In 2010, hospitals have an opportunity to claim a refund for prior FICA contributions on behalf of medical residents, and may also qualify for an employer exemption from their 6.2% Social Security payroll contribution for every newly hired qualified employee.

IRS Administrative Decision to Refund Medical Resident FICA

In March 2010, the Internal Revenue Service made an administrative determination to accept that medical residents are excepted from FICA taxes based on the “student exception” for tax periods ending before April 1, 2005. The IRS will be contacting hospitals, universities and medical residents who filed FICA refund claims for these periods within the next several months to provide more information and procedures. Hospitals with pending claims do not need to take any action at this time.

HIRE Act Provides Employer Exemption for 6.2% Social Security Payroll Contribution in 2010

Hospitals also can immediately take advantage of the HIRE Act, signed into law on March 18, 2010. At its core, the Act grants employers an exemption for their 6.2% Social Security (FICA) payroll contribution for every new qualified employee hired after February 3, 2010 and before January 1, 2011. The exemption is effective for wages paid from March 19, 2010 through December 31, 2010.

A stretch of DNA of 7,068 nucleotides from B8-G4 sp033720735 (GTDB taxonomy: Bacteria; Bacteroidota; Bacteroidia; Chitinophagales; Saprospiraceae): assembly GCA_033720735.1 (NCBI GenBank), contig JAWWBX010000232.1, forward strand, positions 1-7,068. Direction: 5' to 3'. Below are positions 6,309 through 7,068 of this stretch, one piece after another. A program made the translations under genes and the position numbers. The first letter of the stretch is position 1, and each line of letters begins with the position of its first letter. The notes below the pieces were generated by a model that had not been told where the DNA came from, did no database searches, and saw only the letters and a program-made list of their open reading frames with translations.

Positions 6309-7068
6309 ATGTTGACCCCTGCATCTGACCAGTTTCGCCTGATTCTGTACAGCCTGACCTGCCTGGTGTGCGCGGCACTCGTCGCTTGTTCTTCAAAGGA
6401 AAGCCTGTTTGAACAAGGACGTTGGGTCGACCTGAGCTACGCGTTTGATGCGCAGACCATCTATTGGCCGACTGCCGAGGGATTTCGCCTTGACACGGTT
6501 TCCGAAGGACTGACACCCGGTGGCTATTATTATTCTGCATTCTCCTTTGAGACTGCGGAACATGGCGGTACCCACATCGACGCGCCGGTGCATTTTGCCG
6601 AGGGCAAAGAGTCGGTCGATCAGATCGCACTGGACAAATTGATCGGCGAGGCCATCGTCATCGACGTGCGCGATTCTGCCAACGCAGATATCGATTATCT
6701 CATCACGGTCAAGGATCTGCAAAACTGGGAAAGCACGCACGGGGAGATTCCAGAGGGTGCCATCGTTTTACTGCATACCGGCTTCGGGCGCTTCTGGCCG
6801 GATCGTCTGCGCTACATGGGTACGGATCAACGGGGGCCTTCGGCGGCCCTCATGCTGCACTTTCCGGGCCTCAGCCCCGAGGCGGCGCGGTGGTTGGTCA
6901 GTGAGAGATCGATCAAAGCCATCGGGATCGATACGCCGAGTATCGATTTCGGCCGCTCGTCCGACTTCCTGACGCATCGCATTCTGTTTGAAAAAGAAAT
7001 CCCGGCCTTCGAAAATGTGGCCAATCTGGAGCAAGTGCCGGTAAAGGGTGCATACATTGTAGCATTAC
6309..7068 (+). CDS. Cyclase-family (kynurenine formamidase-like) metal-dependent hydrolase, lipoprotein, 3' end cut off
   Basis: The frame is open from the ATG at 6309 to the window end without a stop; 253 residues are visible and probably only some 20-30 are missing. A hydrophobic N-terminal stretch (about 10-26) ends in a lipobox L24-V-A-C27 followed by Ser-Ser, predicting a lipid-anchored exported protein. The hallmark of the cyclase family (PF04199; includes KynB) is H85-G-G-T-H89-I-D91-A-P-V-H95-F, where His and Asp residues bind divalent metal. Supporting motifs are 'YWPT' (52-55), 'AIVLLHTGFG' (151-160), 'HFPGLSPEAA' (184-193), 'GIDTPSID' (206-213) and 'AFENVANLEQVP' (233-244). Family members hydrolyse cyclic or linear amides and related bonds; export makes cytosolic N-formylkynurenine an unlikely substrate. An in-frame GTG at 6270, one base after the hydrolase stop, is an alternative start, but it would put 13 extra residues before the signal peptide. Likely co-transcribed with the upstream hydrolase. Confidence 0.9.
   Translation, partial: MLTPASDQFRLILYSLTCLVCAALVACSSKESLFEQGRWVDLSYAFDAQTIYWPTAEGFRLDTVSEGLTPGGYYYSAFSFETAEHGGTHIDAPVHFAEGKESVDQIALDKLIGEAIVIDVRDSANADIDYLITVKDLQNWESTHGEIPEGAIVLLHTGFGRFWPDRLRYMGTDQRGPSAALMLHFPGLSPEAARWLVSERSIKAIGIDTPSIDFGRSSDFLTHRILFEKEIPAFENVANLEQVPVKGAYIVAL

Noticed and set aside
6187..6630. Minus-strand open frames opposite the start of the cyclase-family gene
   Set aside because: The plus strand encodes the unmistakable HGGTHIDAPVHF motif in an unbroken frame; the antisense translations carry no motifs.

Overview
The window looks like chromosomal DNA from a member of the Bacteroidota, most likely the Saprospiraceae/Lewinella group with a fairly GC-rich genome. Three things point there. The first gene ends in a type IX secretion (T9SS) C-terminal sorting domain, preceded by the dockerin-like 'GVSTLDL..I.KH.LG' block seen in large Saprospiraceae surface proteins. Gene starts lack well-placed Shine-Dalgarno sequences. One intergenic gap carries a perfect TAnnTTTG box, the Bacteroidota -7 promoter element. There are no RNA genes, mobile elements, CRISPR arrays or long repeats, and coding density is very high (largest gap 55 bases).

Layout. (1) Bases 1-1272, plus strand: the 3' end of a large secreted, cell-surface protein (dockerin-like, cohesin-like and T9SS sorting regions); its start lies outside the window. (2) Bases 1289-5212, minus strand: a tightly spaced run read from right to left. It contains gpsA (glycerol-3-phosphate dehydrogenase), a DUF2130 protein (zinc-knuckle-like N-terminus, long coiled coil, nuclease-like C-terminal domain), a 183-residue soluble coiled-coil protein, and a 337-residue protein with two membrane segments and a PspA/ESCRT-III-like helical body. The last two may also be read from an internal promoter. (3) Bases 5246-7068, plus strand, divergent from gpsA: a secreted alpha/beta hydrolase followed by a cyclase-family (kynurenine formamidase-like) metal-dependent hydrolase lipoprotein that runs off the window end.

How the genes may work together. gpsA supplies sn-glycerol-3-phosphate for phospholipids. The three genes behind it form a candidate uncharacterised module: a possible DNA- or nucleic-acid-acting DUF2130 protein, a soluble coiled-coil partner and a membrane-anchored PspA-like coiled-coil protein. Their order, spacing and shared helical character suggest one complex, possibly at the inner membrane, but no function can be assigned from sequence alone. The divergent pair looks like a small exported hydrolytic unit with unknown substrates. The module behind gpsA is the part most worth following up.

To qualify, a newly hired worker must certify, in a signed affidavit (IRS Form W-11 or another similar statement signed under penalty of perjury), that he or she: (i) has not worked for more than 40 hours during the 60-day period preceding the employee’s employment; (ii) is not being employed to replace another employee except one who quit voluntarily or was fired for cause (including downsizing); and (iii) is not “related” to the employer under rules set forth in the U.S. Tax Code. The IRS does not require submission of the affidavits, but an employer must maintain the affidavits with its payroll and income tax records.

The Act also allows an additional income tax credit equal to 6.2% of the paid wages for every new qualified employee retained for 52 consecutive weeks—up to $1,000—to be taken on the employer’s 2011 income tax. To qualify for this additional tax credit, the wages paid to the employee during the last 26 weeks must be at least 80% of wages paid for the first 26 weeks.